The dilemma of Hamlet and the death of Polonius


Hamlet is one disturbed man as he is in a dilemma of what to do. The statement ‘to be or not to be’ (3.1.63) demonstrates his state of mind and the conflicting experiences he going through. He is being haunted by his father’s ghost who expects him (Hamlet) to avenge on his behalf.  The person that he is expected to murder is Claudius his uncle who allegedly poisoned his father and subsequently caused the death of the father.

Hamlet has the propensity to kill not necessarily because his father wanted him to avenge for him. This is demonstrated by the fact that he killed Polonius though not the person he was to murder. murdering is therefore inherent in him and not induced as Hamlet would have us believe.

The death of Polonius was as a result of cold blood murder. This is because he did not deserve to die as there was no conflict between him and Hamlet. Cold blood murder happens when there is no provocation whatsoever, where the assailant mercilessly kills the victim without any core reason.

Hamlet is summoned by his mother, Queen Gertrude who has an issue to discuss with him. In the process of their discussion, a conflict arises and there is a bit of commotion. The Queen is convinced that Hamlet wants to kill her and this causes her to scream for help.

Polonius who is spying the whole act behind the scenes and is convinced that the queen is in danger panics and raises alarm to rescue the queen. He (Hamlet) draws his sword and pierces him through the cloth killing him on the spot. This is not the man that he was expected to kill by his father and that is the reason why the ghost comes again to tell him that he has to proceed to kill Claudius, whom he left praying (3.3.76). This is a demonstration that he knew that the man he had killed was not the king but an innocent man.

The reason why this is a cold-blooded murder is that he is remorseless even after committing that act (John. 22). He is callous and it appears as though nothing weird has happened.  He blames him for his death “thou wretched, rash, intruding fool, farewell”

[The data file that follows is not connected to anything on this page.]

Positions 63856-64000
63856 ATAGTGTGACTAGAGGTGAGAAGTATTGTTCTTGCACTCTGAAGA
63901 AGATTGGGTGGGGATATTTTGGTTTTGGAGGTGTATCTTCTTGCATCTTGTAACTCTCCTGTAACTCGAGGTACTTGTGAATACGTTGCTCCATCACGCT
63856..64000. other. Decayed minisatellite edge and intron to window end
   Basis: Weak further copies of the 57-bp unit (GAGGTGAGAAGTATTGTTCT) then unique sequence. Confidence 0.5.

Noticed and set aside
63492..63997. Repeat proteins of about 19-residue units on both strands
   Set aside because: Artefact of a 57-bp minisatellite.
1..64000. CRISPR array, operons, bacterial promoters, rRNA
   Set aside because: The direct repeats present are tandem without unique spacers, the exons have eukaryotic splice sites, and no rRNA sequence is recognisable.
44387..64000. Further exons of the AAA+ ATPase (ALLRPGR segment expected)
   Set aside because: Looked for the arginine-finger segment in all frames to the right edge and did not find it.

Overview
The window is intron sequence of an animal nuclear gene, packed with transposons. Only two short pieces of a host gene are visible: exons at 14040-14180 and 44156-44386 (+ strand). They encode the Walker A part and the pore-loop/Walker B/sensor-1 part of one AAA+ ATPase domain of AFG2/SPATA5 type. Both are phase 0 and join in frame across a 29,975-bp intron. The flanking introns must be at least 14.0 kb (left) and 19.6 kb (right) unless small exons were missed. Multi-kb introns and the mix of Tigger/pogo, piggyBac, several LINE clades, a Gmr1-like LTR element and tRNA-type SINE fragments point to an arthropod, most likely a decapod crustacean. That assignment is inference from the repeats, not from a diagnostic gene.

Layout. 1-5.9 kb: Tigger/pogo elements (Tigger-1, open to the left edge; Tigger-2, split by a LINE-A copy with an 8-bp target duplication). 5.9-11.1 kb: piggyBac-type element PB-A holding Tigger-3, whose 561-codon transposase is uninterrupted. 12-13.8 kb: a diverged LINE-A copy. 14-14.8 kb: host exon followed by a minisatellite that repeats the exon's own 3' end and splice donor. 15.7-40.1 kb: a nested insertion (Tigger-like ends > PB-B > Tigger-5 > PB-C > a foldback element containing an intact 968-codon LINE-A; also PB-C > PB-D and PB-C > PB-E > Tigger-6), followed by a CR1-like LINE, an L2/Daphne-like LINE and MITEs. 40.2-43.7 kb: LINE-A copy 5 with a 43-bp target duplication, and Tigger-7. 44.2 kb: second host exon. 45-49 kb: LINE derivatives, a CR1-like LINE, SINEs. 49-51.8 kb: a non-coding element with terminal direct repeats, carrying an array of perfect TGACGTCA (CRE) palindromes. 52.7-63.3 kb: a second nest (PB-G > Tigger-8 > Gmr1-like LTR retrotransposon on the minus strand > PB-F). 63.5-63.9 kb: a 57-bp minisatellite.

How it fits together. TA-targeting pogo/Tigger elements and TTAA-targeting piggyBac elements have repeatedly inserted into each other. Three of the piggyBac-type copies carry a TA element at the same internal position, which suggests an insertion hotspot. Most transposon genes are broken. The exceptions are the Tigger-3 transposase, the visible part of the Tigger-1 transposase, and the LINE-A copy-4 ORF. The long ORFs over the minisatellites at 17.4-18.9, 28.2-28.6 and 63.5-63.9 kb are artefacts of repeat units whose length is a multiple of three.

(3.4 40).

Another reason that demonstrates his numbness is when he is asked what he did with the dead body (4.2. 40). He says that he compounded it with dust. Had he done the act accidentally he would be sorry for what he did.

Hamlet:  How now! A rat? Dead for a ducat, dead! Makes a push through the eras (3. 4. 27)

(The actor is holding his sword looking at the dead body arrogantly then he swaggers on stage feeling that he has achieved much by murdering the victim. He is remorseless, full of rage that if someone is to appear at this point, he might be risking his own life.).

Hamlet: compounded it with dust, where to ‘tis kin’ (4.2. 7)

(He is walking majestically onstage demonstrating how he buried Polonius in the soil. He assumes the position of a person burying something in the soil, uses his sword and feet to push the body in the pit, then he buries it.)

Hamlet: thou wretched, rash, intruding fool, farewell (3. 4. 40)

(He roughly withdraws his sword from Polonius body. He is so callous that he is not moved by the blood that is oozing profusely from the victim’s body. He walks away oblivious of the damage that he has made and cursing Polonius for causing his death.)


The unexpected death of Polonius was a cold-blooded one caused by the callous personality of Hamlet.


Lennard, John. William Shakespeare: Hamlet. Literature Insights ser. Humanities-

Ebooks, ISBN 184760028X 2007

William Shakespeare: Hamlet. Act 3, scene 1, 40

William Shakespeare: Hamlet. Act 3, scene 4, 27

William Shakespeare: Hamlet. Act 4 scene 2, 7

William Shakespeare: Hamlet. Act 3, Scene 1, 63

William Shakespeare: Hamlet.  Act 3, scene 3, 76



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